• American Graffiti

    American Graffiti


    A genuinely gorgeous ode to North American youth culture as a kind of big musical-montage: as Dave Kehr wrote, the invention of a new narrative style. The entire film is carried by Lucas's dazzling structure and construction, at times inexplicably so - there's no obvious, logical reason for the way it jumps back-and-forth between characters yet it always feels totally natural and even inevitable. The charm of the performances are even deceptive, I suppose - they're essentially cyphers that fill…

  • Cœur fidèle

    Cœur fidèle


    God forbid anyone read the synopsis on this website - which aside from spoiling the ending completely misreads the movie as far less provocative and modern than it actually is. That being said...it really is that simple - but simplicity akin to Murnau's Sunrise. As with that film, its all about style - not style for its own sake, but in the manner in which it can elevate something to reveal its most expressive qualities.
    Epstein turns the mundanity of…

  • The Godfather

    The Godfather


    While I'd still choose the second film by a landslide, Pauline Kael's assertion of this being a perfect merger of commerce and art is absolutely correct - this is arguably the blueprint for the ideal form of popular narrative cinema. Structurally magnificent - constantly astonishing in how the film doesn't follow A-B plot mechanics at all (if not traditional plot devices period) and is actually almost devoid of subtext: two things we're often told (whether it be teachers or producers)…

  • Julien Donkey-Boy

    Julien Donkey-Boy


    Probably the darkest and bleakest of Korine’s films, yet deeply compassionate and the most sincere in beauty of all his works. Visually, it’s wildly - relentlessly - inventive, yet never in the service of cold logic but rather for what could be the most empathetic depiction of poverty I’ve ever seen. Herzog’s performance in particular is beautiful - possibly my favorite performance by a director in someone else’s film - and it’s easy to see Terrence Malick’s affinity for Korine’s…

  • 8½


    I feel like.....Pablo....when I...

  • M. Butterfly

    M. Butterfly


    Very possibly the least romantic movie ever made and also (despite its coldness) one of the craziest - and one that only becomes more effective on successive viewings because we know the extent of John Lone's deception. It's also a remarkable case study on Orientialism and casual racism - and is even one of the most politically explicit of Cronenberg's films - but what this movie really is about, above all, is essentially heterosexuality as subject. Irons is blinded by…

  • Schindler's List

    Schindler's List


    It’s amazing how much of the film is setup via its opening juxtaposition: Spielberg gives us every little detail of Oskar Schindler’s preparation for the evening - a quick shot of cognac, deciding which tailored suit he’d like to wear, laying out his assortment of ties, determining what the right cufflinks are for the evening, fixing a flawless collar, folding a perfect white handkerchief for his breast pocket, lovingly putting on a designer wristwatch and topping it all by finally…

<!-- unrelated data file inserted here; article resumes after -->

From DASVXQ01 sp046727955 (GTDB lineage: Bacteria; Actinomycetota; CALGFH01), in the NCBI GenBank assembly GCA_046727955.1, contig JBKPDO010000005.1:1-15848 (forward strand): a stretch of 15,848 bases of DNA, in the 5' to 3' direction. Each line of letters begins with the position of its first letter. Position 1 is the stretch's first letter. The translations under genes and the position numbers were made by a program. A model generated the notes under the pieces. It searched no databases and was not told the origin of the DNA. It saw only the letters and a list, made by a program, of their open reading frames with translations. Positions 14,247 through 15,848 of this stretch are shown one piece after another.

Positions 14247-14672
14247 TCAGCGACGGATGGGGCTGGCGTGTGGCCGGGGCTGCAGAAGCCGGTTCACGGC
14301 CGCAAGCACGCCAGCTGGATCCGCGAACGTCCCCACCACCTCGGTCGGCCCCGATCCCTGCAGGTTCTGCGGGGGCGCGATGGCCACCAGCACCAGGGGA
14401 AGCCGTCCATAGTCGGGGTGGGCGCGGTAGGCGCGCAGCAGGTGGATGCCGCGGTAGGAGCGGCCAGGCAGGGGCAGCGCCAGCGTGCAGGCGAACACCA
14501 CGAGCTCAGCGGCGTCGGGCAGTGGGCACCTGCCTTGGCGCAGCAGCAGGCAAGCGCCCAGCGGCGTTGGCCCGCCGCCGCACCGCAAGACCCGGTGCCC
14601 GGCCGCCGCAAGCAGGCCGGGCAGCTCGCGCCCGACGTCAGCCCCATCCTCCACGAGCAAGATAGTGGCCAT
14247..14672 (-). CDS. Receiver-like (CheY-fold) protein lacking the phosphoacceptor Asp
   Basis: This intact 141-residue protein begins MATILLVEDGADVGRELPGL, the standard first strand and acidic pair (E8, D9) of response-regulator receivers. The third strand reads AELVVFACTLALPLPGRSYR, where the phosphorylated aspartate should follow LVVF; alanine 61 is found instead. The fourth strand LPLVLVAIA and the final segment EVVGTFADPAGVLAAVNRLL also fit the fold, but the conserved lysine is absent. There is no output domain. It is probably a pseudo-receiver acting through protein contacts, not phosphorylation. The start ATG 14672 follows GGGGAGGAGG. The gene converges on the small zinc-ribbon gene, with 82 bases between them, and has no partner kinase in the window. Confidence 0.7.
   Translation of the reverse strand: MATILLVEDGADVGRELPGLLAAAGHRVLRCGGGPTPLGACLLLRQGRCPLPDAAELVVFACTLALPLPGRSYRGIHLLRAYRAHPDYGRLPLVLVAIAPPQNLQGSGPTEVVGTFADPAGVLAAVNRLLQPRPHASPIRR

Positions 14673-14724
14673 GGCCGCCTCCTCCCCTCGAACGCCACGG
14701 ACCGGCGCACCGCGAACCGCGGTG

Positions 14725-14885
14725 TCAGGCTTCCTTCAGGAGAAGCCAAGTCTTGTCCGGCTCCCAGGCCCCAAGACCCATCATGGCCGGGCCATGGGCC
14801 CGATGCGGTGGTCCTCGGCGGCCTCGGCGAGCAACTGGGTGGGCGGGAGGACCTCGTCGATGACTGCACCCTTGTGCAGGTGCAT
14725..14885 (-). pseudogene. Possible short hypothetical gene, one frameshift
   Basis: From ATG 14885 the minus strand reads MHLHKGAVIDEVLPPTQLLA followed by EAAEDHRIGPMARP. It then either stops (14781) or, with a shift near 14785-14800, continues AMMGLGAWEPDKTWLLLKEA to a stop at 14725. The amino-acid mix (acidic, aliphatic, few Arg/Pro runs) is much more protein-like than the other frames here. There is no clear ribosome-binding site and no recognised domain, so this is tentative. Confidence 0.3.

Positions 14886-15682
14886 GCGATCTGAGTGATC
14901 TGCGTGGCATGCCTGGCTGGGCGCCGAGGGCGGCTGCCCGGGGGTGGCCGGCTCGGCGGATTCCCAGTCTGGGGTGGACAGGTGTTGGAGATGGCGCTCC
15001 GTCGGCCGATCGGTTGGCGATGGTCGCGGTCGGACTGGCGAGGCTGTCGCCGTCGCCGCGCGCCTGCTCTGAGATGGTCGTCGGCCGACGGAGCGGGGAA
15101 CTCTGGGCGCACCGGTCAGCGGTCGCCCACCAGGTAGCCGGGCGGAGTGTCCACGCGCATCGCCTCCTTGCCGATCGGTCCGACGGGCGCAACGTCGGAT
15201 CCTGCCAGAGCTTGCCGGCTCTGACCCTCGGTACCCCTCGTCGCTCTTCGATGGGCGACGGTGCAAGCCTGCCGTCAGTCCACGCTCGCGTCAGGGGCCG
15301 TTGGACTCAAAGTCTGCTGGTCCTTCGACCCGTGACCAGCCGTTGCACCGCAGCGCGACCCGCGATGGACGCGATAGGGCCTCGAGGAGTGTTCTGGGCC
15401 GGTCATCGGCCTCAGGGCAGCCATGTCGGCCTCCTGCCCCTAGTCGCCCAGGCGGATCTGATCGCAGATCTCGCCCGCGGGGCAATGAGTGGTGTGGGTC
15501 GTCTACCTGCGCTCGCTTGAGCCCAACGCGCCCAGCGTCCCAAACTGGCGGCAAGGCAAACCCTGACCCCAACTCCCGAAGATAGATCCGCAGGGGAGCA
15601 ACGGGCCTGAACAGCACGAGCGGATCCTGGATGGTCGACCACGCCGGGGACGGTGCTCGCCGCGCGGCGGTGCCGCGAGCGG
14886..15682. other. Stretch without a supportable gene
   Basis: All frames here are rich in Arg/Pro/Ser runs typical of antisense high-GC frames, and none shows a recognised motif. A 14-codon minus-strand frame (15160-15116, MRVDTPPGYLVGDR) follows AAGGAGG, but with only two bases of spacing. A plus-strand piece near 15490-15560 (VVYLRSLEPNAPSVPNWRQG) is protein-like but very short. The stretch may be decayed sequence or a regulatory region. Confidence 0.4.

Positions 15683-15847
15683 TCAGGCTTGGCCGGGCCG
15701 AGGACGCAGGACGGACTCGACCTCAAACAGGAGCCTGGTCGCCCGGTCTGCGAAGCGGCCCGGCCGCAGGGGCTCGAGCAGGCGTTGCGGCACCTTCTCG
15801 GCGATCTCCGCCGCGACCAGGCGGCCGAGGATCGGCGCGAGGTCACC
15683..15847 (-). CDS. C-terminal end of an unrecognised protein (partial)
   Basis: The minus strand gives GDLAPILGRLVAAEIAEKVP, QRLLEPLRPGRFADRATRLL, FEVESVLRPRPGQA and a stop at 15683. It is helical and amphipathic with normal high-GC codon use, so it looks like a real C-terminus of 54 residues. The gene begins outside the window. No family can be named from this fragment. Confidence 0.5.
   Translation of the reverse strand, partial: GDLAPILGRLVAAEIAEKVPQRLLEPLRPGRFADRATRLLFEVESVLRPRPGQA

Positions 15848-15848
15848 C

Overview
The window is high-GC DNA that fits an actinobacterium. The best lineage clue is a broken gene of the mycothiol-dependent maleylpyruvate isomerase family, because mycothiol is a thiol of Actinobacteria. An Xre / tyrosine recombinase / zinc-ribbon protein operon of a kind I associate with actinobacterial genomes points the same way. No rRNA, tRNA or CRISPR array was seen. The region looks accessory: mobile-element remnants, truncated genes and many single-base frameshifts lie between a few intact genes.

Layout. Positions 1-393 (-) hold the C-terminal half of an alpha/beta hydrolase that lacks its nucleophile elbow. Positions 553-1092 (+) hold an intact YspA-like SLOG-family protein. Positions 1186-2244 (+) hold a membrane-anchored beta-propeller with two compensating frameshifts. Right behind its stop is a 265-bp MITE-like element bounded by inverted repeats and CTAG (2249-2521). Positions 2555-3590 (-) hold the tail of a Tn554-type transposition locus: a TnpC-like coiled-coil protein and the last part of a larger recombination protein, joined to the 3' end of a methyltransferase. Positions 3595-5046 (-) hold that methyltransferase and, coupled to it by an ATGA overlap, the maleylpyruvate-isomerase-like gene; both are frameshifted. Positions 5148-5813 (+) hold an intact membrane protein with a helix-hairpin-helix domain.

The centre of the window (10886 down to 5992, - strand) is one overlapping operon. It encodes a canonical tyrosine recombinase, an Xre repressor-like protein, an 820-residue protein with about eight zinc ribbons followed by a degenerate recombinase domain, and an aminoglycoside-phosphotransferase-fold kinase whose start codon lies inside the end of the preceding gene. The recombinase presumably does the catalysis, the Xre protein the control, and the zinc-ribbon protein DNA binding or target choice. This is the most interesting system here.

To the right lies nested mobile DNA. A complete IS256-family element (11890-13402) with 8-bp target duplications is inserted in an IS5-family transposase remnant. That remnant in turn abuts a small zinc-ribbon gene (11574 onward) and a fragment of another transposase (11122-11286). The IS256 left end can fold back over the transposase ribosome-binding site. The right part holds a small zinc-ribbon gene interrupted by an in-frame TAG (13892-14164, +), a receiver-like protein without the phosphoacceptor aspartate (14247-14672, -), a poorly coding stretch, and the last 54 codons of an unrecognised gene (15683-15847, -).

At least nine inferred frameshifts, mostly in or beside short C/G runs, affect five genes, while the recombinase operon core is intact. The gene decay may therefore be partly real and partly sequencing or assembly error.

• Patlabor 2: The Movie

    Patlabor 2: The Movie


    Wish I had something cool or unique or insightful to say about this thing, but sometimes it's like reading Hegel or something where you end up rewatching a sequence a second time just after it happens just to make sure you got everything. But once you get everything, its amazingly rewarding. Shoving all the action to basically a single sequence within the concluding 15 minutes (and even then, there's still a significant bit that takes place following) is a very…

  • Carlito's Way

    Carlito's Way


    The only of De Palma’s films to attain a true tragic gravitas - normally the maestro takes a Brechtian approach to genre so that it supports a grander political statement, or goes so far that it becomes metatextual. But here, he takes the film noir assignment so seriously that it surpasses even the concept of genre itself, much less the genre the film belongs too. Maybe it’s as simple as an assignment, and everything from technique, writing and performances so…

  • The Birth of Love

    The Birth of Love


    One of Garrel's finest works and one of the greatest, most perceptive films of (and even about) the 1990s - subtly political in its quiet examination of neoliberalism's impact on culture...but Garrel is more a poet than an intellectual after all, and what's more fascinating is how culture here seeps into everyday life, particularly if one came from a "freer" time. Instead, there's much wandering - a midlife crisis movie if there ever was one, but one of the best.…

  • Oh, Woe Is Me

    Oh, Woe Is Me


    I swear I had a mysterious, spiritual experience while watching this

  • Poetic Justice

    Poetic Justice


    This thing was criticized so heavily in its time for its seeming lack of ambition, as if modesty was something to be ashamed of. This is probably the second of Singleton's three masterworks, where sensationalism or anything pointing towards it is elided - in fact, it's the rare mainstream American film not sabotaged by genre hooks and silly plot contrivances, where nothing (at least on the surface) is allowed to happen. Instead it's about the casual joys and sorrows of…